Did you know that fire ants were not always found in the Southeast?
They are originally from a relatively small area in Argentina. About a century ago, they made it to the southern United States most likely as stowaways on boats. Now ants have migrated into 11 southern states, and are in 71 of the 100 counties in North Carolina.
Why are they such a problem?
The main reason fire ants are such a problem is because they form large, aggressive colonies. Most people are familiar with fire ants because of the large mounds they create as well as the painful sting they inflict. Stings from fire ants can cause a painful, burning itching sensation, which can last for up to an hour. Within about 24 hours a raised white pustule forms at the site, and persists for many days. Although the stings are not usually life threatening they can easily become infected and leave a permanent scar.
Why are they so hard to control?
It is impossible to eradicate fire ants. They reproduce quickly and can re-invade an area readily. Unlike many insect pests, fire ants are very organized, with each ant having its own role to play in the success of the colony. Most abundant are the worker ants, whose job it is to protect and feed the queen as well as defend the nest from intruders.
In the fall, you may encounter winged ants taking part in a mating flight. These flights usually occur in the late morning or afternoon soon after a rainy period. Male fire ants die soon after mating, while the fertilized queen lands and walks around to find a suitable nesting site, sheds her wings and begins digging a chamber to start a new colony.
How can you be sure you have fire ants?
The first step to managing fire ants is to properly identify the ant species. When you disturb the mounds with a long stick, fire ants explode out of the mound and travel vertically up whatever is disturbing them. This vertical climb is important because most native ants will not crawl up objects. If you do not actually see visible mounds in your garden or yard this does not mean there are no ants. In the heat of the summer, fire ants are often underground waiting for cooler temperatures.
In spring and fall, when weather is temperate, watch out for new mounds after a rainfall. Fire ants like to build their nests when the soil is damp and easy to maneuver. Fire ant mounds do not have central openings like other ant mounds. They enter and leave the mound through the side and underground tunnels. If you can safely examine the ants up close, you’ll see that fire ants are reddish brown to reddish black. Unlike other ant species which are uniform in size, fire ants vary in length.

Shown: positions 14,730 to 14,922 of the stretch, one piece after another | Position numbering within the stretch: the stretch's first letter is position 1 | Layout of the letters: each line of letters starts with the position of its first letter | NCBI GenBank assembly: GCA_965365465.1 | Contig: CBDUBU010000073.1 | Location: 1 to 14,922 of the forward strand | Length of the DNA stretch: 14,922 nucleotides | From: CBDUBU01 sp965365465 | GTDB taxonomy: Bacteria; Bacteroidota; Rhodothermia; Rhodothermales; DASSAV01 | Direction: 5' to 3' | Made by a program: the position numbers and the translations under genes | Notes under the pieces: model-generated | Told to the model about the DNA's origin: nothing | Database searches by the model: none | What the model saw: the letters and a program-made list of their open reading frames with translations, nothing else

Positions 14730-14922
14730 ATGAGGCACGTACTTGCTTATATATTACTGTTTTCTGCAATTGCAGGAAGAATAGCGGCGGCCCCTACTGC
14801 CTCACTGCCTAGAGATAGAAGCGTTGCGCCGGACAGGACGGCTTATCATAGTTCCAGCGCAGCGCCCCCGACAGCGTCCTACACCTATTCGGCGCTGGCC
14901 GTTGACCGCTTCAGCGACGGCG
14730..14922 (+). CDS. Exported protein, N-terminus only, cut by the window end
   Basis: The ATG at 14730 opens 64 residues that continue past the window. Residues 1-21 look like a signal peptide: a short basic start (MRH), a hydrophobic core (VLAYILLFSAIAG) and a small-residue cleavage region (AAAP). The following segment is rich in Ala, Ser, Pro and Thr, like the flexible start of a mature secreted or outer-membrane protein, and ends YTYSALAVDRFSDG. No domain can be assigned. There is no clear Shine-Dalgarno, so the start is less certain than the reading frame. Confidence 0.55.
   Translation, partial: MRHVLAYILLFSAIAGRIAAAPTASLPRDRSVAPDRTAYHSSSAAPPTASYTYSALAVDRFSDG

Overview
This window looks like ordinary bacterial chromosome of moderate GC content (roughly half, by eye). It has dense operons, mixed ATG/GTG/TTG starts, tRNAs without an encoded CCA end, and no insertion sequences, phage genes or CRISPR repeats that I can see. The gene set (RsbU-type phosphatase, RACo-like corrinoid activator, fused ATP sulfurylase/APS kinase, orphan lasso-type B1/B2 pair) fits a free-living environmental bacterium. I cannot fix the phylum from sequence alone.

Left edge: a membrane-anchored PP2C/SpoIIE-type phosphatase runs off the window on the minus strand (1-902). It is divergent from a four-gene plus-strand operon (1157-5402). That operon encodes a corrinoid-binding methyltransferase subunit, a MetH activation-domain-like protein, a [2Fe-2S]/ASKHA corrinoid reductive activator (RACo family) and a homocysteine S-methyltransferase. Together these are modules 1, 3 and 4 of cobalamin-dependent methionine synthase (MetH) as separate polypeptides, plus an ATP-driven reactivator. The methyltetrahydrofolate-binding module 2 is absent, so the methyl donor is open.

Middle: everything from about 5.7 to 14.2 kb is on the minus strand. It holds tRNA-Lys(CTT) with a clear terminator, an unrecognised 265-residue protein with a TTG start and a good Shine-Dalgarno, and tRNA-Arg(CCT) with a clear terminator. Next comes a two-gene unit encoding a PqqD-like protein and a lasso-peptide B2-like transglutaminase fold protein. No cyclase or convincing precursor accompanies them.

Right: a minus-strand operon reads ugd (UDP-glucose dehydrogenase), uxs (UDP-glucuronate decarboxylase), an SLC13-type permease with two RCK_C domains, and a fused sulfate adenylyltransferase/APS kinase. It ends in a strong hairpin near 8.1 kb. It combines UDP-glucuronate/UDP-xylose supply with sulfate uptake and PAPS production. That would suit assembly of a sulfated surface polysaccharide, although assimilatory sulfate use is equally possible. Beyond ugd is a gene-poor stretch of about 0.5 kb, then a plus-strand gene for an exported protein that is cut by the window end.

How do you treat for fire ants?
When gearing up to do battle with fire ants, homeowners have many tools at their disposal. There are a plethora of insecticides for fire ant control including baits and drenches. Drenches work quickly but typically go straight down when applied to a mound; therefore the insecticide is not introduced into the well-developed chambers under the ground. As a result, you get less contact with the ants with these types of applications and less effective control.
Baits work the best, though they take at least two weeks to become effective. Fire ants are active when temperatures are above 75 degrees so treatment is most effective at this time. Be sure your bait is fresh and that no rain is forecasted within a 48 hour window of application. Some common fire ant baits on the market include Amdro, Amdro Firestrike, and Extinguish Plus.
Please Note: Any recommendations of brand names or listing of commercial products in this article are included solely as a convenience to the reader and do not imply endorsement by NC Cooperative Extension nor discrimination against similar products. Before applying any chemical, always obtain current information about its use and read the product label carefully.
Learn more about managing fire ants; Visit the national e-Xtension webpage on fire ants, extension.org/fire_ants, as well as Texas A&M’s fire ant websitefireant.tamu.edu/. For fall gardening and landscape care advice, visit ces.ncsu.edu, where you can post your questions via the ‘Ask an Expert’ link, or contact your local Extension office. If you live in Pender County, call 259-1235. In New Hanover County, call 910-798-7660. In Brunswick County call 910-253-2610.
Susan Brown is the horticulture agent with the New Hanover County Cooperative Extension of NC State University, College of Agriculture & Life Sciences.